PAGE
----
On Friday, Boeing will launch its first orbital flight of a vehicle designed to bring astronauts to the International Space Station for NASA in 2020.
The state of play: The mission will mark a major test for the much anticipated CST-100 Starliner system.
Why it matters: NASA has relied on Russia's Soyuz spacecraft and rocket to bring its astronauts to the space station and back to Earth since the end of the space shuttle program.
- With Starliner and SpaceX's Crew Dragon, the space agency hopes to end that dependency in favor of launching people from the U.S. again.
- If this uncrewed test goes well, it could pave the way for Boeing to launch its first crewed mission to the station in early 2020.
Details: Starliner is expected to take flight at 6:36am ET Friday atop an Atlas V rocket from Cape Canaveral, Florida.
- The spacecraft comes equipped with life support systems that will be needed for its first crewed mission and an anthropomorphic test dummy named Rosie.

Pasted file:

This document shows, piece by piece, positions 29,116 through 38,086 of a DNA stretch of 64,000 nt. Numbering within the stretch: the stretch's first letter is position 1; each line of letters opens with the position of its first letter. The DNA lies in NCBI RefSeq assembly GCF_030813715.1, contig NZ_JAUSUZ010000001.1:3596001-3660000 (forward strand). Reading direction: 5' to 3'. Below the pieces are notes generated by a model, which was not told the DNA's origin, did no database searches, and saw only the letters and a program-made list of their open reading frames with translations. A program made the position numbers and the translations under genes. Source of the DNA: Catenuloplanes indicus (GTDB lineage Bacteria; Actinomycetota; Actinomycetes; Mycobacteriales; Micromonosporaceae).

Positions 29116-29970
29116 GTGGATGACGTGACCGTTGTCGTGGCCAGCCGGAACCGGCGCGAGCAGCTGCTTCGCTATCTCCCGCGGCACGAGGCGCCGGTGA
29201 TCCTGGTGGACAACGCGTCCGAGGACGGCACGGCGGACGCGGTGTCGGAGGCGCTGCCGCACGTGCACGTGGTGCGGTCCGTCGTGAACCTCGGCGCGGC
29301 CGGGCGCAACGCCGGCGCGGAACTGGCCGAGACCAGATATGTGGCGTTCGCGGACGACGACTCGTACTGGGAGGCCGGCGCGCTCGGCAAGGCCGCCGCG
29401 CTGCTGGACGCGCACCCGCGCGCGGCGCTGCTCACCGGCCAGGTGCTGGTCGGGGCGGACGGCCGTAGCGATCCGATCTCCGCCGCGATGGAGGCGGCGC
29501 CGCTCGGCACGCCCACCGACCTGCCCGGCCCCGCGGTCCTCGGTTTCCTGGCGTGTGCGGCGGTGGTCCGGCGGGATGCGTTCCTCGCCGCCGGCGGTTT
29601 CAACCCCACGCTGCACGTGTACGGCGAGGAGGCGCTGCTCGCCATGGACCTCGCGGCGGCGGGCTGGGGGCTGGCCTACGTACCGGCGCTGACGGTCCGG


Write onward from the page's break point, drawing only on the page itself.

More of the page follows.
- Rosie — named after Rosie the Riveter — is outfitted with a host of sensors to keep an eye on what an astronaut might experience during flight.
- The capsule will also deliver supplies to the astronauts, including a clutch of holiday presents, when it docks to the station about 24 or 25 hours after launch.
What to watch: It will be interesting to see which company — Boeing or SpaceX — manages to launch its first crews to space.
- The two companies have faced major delays with budget shortfalls and technical issues setting them back, but now, both seem to be on the verge of flying their first NASA astronauts to orbit.
- SpaceX — which has already done its uncrewed test flight to the station — is expected to prove out the Crew Dragon's abort system during an in-flight test in January.